It has taken eight weeks for me to feel like I’m finally enjoying, and can be good at, my new job. On Monday I realised that I no longer miss anything about my old job at all.
As I indicated in my previous post, October was a write-off as I was a complete mess. Luckily, I was on holiday for a week during that time, which acted as a wonderful distraction. At the beginning of November, I saw some glimmers of hope and over the last week I’ve realised that I actually, finally, really like my new job. I might even love it. (No job is perfect of course, but this is pretty good.)
There was a creeping realisation that I deserved better. I need to make a distinction here between being too good for my previous role (that’s not something I can necessarily say) and feeling that I deserved to be treated better and, frankly, looked after a bit more. Some of this is professional pride kicking in, but a lot of it is being in a new situation and realising that the old one really wasn’t as great as I thought it was.
The best analogy I can come up with is that it’s like dumping a no-good partner, going through the terrible phase where you’re worried you did the wrong thing, and finally realising you’re much better off without them. I had people close to me telling me that I needed to leave my job two years ago for the sake of my health, confidence and self-worth, but I wasn’t ready to make the break at that point. My old job was comfortable and familiar but in hindsight it didn’t respect or treat me very well.
The impact that my old job had on my physical and mental health (particularly the latter) should not be underestimated. I was ground down and tired after many years of fighting the same battles. My old line manager and I likened it to Blackadder Goes Forth, where the soldiers battle for months on end to move the general’s drinks cabinet (the library) six inches toward enemy lines, only to have it (and my ambitions) pushed back.
I’ve been a complete pain to be around over the last few weeks. Interventions have been staged at various points. In October I cried on a lot of people. I have realised a few things as a result of this process though.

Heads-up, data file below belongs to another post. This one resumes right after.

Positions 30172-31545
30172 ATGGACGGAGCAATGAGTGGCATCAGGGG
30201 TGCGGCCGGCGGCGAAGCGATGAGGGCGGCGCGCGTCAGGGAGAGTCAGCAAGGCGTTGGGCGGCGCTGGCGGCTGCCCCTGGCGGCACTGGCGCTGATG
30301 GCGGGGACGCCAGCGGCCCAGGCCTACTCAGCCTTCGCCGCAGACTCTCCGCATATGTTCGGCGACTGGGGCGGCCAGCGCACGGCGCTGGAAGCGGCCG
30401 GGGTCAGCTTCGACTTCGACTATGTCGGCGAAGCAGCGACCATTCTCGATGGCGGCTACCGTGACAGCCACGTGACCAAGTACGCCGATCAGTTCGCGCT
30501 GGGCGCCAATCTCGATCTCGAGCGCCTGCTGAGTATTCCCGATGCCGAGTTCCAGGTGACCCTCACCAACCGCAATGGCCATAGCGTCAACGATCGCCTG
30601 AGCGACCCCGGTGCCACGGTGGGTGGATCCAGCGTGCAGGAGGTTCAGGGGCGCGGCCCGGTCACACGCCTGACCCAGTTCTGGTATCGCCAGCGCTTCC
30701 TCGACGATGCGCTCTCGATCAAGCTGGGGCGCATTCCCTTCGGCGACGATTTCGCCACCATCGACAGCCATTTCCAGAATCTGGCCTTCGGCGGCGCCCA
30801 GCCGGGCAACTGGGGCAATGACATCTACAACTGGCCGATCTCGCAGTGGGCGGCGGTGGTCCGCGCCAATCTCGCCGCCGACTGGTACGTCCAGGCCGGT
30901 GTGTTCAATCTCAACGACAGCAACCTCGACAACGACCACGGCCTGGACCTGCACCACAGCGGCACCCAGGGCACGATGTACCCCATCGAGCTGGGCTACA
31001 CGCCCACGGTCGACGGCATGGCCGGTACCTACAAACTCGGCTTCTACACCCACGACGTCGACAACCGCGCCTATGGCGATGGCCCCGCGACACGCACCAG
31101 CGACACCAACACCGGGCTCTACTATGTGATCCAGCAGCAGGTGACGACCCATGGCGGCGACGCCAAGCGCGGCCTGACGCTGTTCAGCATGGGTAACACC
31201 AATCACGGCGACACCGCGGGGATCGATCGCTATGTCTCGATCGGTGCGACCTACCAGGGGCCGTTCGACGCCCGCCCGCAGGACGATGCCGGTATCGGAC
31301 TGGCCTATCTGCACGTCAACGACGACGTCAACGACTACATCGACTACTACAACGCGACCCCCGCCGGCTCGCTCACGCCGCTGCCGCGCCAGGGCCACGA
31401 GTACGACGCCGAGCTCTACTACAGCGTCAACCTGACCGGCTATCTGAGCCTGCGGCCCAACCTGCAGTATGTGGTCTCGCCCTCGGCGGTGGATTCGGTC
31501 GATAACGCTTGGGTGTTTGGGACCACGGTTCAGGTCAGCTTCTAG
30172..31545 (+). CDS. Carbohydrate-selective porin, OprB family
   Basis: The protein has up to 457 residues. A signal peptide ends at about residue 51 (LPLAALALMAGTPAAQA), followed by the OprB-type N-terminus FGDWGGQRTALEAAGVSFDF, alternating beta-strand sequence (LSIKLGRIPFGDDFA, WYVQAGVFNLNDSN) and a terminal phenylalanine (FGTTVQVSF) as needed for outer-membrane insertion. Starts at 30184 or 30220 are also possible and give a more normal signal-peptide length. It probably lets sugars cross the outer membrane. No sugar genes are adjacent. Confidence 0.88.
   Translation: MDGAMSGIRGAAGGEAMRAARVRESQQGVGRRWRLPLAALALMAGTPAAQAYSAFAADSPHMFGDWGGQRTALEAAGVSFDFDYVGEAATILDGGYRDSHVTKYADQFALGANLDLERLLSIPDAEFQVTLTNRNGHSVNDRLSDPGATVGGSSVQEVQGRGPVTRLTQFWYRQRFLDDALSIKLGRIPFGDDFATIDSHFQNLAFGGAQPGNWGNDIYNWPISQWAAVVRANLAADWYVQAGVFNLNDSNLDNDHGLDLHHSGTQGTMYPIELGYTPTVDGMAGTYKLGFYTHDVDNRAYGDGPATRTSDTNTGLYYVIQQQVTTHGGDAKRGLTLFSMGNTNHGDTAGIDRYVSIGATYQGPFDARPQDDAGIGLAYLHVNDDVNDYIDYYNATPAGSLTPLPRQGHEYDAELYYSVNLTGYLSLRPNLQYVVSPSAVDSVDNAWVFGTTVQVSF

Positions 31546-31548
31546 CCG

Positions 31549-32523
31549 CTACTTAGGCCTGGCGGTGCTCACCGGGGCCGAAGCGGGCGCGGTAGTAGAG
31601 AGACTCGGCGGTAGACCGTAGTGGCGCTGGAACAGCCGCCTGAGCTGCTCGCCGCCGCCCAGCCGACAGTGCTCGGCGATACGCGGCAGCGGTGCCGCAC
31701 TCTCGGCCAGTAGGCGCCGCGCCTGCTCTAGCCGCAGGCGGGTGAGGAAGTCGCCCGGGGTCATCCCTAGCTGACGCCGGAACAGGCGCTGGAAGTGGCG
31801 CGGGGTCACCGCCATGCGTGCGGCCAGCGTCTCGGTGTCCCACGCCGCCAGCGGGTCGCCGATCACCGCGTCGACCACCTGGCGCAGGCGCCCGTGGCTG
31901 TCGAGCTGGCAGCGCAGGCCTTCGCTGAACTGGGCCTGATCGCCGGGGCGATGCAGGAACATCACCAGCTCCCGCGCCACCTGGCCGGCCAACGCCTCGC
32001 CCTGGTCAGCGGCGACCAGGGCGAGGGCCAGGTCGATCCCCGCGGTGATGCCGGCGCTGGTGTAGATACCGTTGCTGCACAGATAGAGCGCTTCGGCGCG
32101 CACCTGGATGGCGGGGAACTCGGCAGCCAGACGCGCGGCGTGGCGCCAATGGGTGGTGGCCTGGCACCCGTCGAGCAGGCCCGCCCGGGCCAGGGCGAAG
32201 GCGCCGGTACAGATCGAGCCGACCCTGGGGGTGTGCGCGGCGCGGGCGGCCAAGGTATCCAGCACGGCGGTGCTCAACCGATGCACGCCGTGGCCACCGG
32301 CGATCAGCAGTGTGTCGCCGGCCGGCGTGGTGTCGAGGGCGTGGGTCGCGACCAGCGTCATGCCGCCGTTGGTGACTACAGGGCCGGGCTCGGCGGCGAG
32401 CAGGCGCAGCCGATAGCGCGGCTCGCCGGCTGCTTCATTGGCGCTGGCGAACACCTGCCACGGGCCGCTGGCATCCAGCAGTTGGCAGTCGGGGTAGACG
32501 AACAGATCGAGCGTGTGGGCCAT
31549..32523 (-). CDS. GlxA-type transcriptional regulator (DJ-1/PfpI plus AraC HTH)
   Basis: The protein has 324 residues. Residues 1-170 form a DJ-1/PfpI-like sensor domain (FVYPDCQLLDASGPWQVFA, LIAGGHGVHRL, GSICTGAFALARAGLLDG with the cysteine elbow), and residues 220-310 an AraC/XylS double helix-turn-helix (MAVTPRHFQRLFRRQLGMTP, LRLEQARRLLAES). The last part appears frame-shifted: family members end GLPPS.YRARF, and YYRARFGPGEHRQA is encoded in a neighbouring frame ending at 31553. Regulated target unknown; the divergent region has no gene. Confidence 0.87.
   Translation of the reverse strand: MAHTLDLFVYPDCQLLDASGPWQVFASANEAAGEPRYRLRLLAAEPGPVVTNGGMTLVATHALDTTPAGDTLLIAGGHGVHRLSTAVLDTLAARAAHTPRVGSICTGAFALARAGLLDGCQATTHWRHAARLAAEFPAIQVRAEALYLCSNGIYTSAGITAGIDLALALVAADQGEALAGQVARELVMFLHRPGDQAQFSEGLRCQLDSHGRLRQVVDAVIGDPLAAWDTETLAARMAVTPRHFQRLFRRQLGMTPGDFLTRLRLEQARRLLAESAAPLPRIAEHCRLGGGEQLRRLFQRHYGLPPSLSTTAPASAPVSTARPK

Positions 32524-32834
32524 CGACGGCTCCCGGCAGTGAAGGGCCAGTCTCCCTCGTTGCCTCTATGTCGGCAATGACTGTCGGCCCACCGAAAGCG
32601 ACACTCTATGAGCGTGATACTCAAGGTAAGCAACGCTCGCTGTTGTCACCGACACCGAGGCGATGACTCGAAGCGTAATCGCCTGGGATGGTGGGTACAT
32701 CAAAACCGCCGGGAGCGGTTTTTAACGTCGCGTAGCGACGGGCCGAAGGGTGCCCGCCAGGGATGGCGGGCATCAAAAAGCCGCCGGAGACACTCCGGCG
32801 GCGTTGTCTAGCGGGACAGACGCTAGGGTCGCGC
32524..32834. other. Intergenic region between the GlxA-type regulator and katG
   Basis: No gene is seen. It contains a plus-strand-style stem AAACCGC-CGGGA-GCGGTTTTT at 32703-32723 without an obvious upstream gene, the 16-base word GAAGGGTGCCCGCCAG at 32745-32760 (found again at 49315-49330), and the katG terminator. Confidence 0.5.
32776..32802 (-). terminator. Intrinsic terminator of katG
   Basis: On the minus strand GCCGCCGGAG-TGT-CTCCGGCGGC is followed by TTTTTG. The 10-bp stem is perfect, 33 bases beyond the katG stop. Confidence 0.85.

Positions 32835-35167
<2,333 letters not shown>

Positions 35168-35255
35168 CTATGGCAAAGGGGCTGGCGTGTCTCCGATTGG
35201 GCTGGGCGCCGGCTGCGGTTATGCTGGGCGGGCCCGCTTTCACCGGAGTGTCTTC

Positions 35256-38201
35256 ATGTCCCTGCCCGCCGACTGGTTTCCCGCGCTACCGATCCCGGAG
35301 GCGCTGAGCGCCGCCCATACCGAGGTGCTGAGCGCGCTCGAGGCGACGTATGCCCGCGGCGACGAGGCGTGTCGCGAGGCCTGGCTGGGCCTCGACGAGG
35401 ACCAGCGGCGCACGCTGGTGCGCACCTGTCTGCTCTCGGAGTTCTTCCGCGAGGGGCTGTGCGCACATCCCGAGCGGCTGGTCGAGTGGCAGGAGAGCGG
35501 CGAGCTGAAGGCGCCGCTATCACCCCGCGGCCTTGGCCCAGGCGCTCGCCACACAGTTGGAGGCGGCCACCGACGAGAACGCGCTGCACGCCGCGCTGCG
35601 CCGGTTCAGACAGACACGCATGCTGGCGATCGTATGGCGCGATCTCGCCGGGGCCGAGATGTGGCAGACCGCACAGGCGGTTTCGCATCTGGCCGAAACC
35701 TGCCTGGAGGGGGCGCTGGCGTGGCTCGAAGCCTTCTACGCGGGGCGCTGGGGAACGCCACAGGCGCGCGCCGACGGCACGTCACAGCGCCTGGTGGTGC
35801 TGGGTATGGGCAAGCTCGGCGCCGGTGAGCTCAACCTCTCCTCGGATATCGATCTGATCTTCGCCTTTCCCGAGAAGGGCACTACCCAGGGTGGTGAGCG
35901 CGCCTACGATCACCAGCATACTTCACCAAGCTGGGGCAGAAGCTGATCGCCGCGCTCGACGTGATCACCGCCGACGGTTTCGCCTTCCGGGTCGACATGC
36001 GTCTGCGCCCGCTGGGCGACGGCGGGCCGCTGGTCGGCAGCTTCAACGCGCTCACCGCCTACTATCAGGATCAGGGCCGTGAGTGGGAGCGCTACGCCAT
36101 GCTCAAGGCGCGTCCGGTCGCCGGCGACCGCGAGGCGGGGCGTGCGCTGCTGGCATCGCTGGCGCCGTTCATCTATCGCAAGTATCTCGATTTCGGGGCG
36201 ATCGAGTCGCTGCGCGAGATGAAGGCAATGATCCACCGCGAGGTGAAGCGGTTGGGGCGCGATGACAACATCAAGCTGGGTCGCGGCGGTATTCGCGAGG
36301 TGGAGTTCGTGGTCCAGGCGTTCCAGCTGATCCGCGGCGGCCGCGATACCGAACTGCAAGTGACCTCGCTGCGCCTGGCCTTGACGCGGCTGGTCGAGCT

- Starting a new job is bloody awful,
- No matter how bad it seems at the outset, it will get better, or at least less worse
- It takes time to get used to a new role, particularly if you were in the old one for a long time
- It’s good to talk about how you’re feeling and share concerns
- Writing about what you’re going through is incredibly cathartic
I still have so much to learn about my new role, but I have already developed a whole host of skills over the last few weeks that will be incredibly useful regardless of what happens in future. There are huge benefits to being part of a larger team in terms of expertise, mutual support networks, opportunities and information-sharing. Having the management support and budget to get proper training and development is eye-opening. I gave up asking for training in my old job because I knew it would be a no unless it was free, I could get a bursary, I spoke or podcasted at it. Now I’m actively being encouraged to attend all kinds of training events. It’s made me realise how short-sighted it is to expect people to learn on the job without access to training opportunities. It’s a cost-saving to the organisation but it makes services far less efficient.
I am soon to celebrate A Birthday and to be perfectly honest I’m not massively happy about it. One good thing about getting older though is that you realise and value your self-worth. I put up with a lot of nonsense before, but I’m simply not prepared to do that now. I am worth more and deserve better.